More stirring poems cannot be found in Chilean poetry. Neither [Gabriela] Mistral nor anyone else achieves the abomination of pathetic sorrow that Rosenmann-Taub fully attains with his "claw, despair" [the last two words of the poem]. There was already another poem dedicated to this same "rotten child" with "diapers of moss" in a "lullaby" from Cortejo y Epinicio.

And why is Rosenmann-Taub not known, not heard, not seen? Because of the spiritual sin of us Chileans, who are used to living with ills. And because of stupidity.

If a few lucid people survive him, they will be good and sorry when the poet is no more, and when nobody capable of singing of dandún remains. For all that, this is worth saying!

He who is now speaking will someday cease to speak, the paper of this article will be gone. Silence will abide. Perpetually. Ah, no! Somebody will emerge from the wombs that can bear fruit for this country, and he will know.

David Rosenmann-Taub is the paramount living poet; he is alive on earth or in heaven. He is the spring of living waters from which Yehuda Halevi wrote almost a thousand years ago.

It may be that this letter to no one needs a billboard.

Rosenmann-Taub is not a poet for children; or for childish trivialities. There is the conviction that he is more profoundly serious in his poetry and perhaps in his mysterious life than Neruda, Mistral or, certainly, Huidobro. Why even mention Parra or anyone else?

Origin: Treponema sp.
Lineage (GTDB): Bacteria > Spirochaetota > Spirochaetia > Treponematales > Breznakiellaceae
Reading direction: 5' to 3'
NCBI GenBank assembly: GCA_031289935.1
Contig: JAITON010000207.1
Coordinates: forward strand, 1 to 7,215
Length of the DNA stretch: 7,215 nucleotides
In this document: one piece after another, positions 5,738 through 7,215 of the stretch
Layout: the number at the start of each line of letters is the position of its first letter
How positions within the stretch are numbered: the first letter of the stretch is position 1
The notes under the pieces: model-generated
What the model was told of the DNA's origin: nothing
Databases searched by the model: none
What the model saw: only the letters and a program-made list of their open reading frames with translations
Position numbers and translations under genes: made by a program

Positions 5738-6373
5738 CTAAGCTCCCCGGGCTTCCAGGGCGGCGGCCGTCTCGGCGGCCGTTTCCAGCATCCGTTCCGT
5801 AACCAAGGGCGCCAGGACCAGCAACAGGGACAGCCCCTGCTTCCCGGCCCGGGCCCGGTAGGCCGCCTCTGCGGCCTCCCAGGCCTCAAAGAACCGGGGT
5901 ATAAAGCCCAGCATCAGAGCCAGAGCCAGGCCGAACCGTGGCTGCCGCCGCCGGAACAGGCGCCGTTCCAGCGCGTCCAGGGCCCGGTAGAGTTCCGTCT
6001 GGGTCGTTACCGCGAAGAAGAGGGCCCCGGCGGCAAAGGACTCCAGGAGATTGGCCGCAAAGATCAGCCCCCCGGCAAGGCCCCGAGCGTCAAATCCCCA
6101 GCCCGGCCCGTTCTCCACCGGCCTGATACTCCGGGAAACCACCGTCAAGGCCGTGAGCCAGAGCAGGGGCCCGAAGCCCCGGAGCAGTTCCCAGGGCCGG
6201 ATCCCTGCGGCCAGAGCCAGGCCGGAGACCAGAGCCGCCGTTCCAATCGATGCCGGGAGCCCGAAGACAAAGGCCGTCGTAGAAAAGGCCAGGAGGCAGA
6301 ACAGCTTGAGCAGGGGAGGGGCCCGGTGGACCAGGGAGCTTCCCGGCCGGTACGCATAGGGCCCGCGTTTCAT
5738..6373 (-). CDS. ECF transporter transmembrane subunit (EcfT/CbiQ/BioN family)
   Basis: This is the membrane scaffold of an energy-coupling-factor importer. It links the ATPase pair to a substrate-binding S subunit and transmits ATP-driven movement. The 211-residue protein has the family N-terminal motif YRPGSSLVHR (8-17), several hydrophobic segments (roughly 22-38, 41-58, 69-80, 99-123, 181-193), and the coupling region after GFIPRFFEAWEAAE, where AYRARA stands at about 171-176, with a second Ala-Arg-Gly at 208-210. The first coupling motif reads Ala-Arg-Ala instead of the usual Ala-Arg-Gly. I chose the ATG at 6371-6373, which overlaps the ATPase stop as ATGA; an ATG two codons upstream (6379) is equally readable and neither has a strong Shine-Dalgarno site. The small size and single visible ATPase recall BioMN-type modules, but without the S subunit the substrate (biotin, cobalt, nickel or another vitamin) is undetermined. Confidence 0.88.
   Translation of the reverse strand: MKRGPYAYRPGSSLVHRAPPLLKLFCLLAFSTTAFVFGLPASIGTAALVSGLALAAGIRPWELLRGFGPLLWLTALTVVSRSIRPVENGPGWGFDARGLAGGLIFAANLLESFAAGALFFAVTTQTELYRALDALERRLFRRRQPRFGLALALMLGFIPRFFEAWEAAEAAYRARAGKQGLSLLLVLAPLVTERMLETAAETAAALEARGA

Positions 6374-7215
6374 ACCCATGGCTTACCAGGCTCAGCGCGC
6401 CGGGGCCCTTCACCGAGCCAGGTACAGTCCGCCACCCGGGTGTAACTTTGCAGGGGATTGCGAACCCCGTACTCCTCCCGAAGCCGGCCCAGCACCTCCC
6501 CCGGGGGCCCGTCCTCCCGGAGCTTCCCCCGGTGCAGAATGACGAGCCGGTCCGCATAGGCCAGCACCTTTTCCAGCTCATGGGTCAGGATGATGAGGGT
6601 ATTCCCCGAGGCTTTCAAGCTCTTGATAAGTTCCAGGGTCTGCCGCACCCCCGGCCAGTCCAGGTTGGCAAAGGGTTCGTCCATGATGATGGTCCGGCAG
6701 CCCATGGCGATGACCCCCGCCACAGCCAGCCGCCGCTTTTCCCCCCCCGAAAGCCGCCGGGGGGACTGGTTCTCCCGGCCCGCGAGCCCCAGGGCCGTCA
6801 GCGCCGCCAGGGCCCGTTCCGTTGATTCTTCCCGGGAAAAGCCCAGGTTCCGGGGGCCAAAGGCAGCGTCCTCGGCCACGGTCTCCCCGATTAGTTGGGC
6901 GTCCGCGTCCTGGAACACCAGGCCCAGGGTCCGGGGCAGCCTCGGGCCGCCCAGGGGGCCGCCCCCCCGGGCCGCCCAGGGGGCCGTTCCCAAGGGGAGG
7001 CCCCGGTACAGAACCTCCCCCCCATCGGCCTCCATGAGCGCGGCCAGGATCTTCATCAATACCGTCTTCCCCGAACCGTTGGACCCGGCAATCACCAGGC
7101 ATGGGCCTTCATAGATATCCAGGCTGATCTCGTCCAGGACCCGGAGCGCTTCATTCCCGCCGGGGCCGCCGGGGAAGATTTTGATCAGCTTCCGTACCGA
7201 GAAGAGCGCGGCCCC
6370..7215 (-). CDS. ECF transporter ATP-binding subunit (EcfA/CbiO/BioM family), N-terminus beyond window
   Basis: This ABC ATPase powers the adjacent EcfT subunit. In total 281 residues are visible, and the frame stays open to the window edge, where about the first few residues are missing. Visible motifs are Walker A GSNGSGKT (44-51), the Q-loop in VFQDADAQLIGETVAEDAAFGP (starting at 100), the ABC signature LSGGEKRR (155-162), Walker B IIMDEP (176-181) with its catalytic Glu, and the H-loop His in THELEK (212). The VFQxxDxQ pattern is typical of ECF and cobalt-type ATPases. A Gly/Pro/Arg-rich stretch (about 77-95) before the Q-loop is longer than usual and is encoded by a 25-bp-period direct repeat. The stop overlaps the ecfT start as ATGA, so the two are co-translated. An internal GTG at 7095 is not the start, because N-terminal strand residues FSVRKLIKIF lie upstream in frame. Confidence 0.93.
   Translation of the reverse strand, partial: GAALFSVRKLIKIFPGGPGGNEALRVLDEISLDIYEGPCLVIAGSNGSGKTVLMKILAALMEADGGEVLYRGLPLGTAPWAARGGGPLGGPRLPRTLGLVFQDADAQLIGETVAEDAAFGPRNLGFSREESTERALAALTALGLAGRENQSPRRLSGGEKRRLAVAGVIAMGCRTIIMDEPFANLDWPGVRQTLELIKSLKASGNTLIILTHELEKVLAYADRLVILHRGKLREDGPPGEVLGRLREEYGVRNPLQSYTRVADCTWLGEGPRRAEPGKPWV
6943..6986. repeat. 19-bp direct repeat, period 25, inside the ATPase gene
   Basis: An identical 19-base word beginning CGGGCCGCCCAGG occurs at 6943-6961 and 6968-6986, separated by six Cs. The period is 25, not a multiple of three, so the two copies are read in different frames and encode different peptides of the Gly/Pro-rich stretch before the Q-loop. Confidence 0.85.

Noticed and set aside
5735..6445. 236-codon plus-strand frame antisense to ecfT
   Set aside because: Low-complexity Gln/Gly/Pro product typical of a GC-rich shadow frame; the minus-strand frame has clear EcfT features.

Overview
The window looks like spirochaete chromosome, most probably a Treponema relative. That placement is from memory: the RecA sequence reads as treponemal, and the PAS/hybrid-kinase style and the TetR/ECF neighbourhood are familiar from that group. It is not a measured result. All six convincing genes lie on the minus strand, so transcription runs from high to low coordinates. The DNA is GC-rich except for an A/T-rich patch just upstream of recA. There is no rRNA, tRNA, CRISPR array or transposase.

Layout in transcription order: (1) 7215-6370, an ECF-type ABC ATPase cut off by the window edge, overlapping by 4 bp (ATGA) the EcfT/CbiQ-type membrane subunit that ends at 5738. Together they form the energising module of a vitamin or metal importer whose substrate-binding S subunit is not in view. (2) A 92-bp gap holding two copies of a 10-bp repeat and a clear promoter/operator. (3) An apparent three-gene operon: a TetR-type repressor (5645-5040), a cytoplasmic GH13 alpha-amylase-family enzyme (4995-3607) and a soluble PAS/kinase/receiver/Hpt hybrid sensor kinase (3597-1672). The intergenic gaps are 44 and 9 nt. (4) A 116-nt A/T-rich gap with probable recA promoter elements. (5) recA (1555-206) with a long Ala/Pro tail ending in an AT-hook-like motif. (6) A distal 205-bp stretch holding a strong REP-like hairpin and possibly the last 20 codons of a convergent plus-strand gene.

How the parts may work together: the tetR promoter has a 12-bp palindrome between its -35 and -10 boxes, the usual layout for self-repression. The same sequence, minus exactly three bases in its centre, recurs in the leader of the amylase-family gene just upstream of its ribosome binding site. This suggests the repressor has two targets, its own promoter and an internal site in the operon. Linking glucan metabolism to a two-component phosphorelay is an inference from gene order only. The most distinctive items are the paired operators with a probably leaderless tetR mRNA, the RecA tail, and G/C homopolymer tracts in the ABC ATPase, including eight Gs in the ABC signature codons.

The discretion with pride, but without vanity, of the great poet who composes, stores up, and sometimes publishes if the opportunity arises, also sets him apart from our stumbling traditions. It does not matter to him whether people think about him or what they think about him. He is a unique kind of writer among us.

At the same time, he belongs to the primordial features that have made Chilean poetry in verse, in this century that is ending, a true poetry.

Being, in the final analysis, very much of here, he is far, far beyond. And, if I may say so, of the beyond.


Armando Uribe Arce is a poet, translator, and essayist who has published several volumes of poetry as well as books about Eugenio Montale, Ezra Pound, and Paul Léautaud. He has served as a diplomat in the United States and China, and has lectured at the University of Chile and the Sorbonne. He received the Premio Nacional de Literatura, Chile, 2004.